With his bald head and hulking body and twisting facial expressions, and especially that gravelly Virginia twang, Driesell could easily come off as a clownish figure except for the fact that he can, indeed, coach. After making something out of nothing at Davidson in the 1960s, he came to Maryland and did the same thing, winning games, filling seats at Cole Field House, inventing Midnight Madness, until it all came undone in 1986 after Len Bias died from cocaine and Lefty was among those taking the fall.
A two-time ACC coach of the year, Driesell was fired, leaving behind 348 wins, still the most in school history, eight NCAA tournament appearances and a tradition where once there was none. He headed south to James Madison in Harrisonburg, Va., which was up briefly under Lou Campanelli but came back down again. Driesell fixed that. Then one day after the 1996-97 season Driesell, then 65, announced he would coach one more year and retire.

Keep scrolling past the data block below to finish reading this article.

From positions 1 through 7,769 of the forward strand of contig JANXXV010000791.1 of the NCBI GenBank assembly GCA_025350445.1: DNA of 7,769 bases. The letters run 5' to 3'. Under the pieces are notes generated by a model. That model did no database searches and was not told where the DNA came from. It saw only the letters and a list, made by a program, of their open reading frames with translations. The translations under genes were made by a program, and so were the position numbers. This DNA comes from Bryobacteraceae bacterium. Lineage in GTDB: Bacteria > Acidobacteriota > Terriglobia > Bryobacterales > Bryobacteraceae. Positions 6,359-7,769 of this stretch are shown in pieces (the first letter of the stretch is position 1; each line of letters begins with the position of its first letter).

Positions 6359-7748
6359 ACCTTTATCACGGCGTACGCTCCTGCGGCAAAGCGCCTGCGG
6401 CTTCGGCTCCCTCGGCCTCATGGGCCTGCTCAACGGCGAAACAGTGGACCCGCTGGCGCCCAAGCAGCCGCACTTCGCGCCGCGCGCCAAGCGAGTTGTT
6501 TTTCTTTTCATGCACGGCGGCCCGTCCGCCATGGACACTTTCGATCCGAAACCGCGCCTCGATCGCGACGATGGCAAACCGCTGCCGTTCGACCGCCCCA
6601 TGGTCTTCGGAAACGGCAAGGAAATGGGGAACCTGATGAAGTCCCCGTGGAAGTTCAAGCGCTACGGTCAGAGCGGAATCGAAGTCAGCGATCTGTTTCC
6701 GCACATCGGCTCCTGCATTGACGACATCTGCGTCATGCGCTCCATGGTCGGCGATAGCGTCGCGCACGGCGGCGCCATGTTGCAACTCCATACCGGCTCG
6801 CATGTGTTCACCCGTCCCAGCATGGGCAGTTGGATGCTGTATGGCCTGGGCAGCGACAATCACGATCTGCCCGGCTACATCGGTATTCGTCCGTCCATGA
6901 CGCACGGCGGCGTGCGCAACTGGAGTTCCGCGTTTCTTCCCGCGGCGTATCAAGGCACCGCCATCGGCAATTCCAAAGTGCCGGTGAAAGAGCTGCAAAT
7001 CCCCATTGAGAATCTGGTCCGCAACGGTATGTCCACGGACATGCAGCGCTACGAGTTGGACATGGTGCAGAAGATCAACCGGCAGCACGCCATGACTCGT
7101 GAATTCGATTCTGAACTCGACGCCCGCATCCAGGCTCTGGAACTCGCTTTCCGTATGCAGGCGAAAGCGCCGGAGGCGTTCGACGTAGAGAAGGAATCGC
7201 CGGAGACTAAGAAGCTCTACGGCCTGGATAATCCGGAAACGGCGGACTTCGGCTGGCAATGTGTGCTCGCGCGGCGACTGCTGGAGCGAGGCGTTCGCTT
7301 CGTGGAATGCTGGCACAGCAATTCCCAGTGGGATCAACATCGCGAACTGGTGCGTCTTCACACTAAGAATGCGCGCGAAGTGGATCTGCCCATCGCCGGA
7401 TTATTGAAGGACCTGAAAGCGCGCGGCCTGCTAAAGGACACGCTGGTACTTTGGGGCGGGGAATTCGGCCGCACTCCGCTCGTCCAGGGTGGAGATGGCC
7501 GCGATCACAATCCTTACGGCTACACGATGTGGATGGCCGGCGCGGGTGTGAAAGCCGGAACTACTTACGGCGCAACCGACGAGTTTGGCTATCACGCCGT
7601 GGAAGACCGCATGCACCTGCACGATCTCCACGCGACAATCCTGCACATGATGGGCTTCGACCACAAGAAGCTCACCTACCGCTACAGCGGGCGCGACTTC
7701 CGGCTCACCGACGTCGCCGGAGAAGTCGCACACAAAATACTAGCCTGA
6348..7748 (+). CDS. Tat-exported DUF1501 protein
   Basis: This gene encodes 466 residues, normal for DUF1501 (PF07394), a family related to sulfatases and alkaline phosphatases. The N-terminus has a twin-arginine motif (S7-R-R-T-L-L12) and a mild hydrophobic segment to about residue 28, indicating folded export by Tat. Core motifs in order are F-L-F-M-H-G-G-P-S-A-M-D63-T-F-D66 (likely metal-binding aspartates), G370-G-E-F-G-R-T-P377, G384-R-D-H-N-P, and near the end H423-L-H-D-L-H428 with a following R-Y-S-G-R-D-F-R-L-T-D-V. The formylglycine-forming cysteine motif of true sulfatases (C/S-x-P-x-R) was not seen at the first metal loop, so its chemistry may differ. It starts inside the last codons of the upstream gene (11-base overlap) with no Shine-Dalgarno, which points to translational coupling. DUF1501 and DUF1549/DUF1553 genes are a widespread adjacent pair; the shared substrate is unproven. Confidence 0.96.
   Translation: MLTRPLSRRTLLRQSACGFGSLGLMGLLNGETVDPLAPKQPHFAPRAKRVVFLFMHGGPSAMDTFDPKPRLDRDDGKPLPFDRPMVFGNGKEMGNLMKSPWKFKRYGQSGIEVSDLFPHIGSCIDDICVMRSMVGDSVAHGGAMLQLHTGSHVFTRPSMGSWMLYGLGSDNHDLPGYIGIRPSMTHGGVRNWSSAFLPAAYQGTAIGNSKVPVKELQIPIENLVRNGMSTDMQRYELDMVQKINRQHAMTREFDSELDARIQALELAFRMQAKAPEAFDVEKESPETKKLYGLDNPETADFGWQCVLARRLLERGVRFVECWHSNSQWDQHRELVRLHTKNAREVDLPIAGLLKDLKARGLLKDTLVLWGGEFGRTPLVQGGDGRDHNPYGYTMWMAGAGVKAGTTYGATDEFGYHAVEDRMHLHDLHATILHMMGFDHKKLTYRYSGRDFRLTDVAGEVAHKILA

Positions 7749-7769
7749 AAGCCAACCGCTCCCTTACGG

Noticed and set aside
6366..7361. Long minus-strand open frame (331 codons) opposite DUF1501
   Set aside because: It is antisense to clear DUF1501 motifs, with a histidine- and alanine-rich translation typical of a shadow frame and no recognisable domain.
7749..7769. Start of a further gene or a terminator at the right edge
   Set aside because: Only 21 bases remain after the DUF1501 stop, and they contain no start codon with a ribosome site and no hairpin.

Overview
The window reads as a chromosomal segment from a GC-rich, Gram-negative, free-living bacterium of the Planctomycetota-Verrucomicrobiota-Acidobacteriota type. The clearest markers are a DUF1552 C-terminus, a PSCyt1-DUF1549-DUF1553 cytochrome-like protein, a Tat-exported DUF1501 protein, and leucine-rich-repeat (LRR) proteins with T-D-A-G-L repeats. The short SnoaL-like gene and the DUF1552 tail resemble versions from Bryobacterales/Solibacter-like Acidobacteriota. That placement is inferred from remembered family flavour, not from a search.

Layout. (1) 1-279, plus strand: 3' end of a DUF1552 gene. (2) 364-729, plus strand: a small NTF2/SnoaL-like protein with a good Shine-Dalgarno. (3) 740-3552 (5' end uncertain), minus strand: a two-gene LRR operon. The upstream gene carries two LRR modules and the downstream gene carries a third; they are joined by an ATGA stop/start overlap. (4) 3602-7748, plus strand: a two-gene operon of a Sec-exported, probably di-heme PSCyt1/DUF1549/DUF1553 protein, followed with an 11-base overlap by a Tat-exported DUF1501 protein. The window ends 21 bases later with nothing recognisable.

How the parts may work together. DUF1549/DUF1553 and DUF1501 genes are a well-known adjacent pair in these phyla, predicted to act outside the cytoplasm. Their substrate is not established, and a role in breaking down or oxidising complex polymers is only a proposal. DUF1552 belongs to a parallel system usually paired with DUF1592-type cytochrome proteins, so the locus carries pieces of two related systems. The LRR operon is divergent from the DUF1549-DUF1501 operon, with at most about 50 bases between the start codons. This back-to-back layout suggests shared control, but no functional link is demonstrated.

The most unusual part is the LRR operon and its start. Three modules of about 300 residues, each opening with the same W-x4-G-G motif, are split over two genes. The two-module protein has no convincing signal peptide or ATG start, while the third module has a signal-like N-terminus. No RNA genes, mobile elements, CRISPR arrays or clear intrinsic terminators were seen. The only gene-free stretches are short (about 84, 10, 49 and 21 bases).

This is what the JMU administration told Driesell: Why wait? Pack up now and get out. He was fired again. A written statement said that under Driesell, "the program has deteriorated, and support from the students, alumni and area residents has rapidly declined." In nine seasons, Lefty's teams were 159-111. They went to the NCAA tournament once and the NIT four times. Since his departure, the Dukes have continued winning but have failed to reach postseason play.
Driesell seemed to be finished as a coach then. But nobody told him that, and the folks at Georgia State didn't get the memo either. Lefty was just getting started. Again. "I had a lot of philosophical differences at JMU," he said. "I said I was gonna coach one more year anyway. It was the best thing that ever happened to me."